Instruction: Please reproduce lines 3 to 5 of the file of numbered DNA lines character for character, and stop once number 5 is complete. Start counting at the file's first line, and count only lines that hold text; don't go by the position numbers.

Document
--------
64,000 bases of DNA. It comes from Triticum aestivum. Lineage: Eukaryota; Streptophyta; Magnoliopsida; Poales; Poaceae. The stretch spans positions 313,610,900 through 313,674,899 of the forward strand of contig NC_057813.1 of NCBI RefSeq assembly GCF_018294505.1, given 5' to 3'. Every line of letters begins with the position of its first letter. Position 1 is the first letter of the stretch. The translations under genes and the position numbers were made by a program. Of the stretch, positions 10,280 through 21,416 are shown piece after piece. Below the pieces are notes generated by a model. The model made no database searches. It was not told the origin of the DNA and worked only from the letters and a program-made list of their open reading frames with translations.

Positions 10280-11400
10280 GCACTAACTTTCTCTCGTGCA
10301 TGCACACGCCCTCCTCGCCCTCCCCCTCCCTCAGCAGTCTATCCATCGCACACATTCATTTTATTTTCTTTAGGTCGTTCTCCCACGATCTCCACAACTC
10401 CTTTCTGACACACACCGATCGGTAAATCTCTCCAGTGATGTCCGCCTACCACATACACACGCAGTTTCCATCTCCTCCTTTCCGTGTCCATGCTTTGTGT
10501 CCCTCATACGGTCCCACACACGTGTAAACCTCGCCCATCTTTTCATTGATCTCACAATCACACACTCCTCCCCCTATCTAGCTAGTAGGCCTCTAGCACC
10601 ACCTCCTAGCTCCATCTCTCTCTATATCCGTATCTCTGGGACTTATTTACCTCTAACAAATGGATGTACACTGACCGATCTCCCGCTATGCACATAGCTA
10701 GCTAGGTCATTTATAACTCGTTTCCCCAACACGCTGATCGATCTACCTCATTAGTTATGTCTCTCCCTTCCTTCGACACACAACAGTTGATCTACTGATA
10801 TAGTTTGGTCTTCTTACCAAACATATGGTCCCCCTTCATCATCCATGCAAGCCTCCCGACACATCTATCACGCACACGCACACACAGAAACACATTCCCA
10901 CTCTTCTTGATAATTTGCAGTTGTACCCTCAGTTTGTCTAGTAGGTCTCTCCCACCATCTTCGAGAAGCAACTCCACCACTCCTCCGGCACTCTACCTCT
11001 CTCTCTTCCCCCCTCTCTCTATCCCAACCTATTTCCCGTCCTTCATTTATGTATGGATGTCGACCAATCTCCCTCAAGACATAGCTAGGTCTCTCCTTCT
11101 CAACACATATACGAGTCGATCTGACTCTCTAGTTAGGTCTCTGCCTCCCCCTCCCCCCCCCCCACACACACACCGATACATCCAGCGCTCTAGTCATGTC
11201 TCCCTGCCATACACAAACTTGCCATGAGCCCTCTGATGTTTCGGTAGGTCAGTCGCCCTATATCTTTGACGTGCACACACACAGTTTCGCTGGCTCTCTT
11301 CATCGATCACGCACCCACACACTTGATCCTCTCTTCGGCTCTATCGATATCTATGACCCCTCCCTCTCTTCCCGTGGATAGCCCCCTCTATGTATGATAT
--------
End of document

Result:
10280 GCACTAACTTTCTCTCGTGCA
10301 TGCACACGCCCTCCTCGCCCTCCCCCTCCCTCAGCAGTCTATCCATCGCACACATTCATTTTATTTTCTTTAGGTCGTTCTCCCACGATCTCCACAACTC
10401 CTTTCTGACACACACCGATCGGTAAATCTCTCCAGTGATGTCCGCCTACCACATACACACGCAGTTTCCATCTCCTCCTTTCCGTGTCCATGCTTTGTGT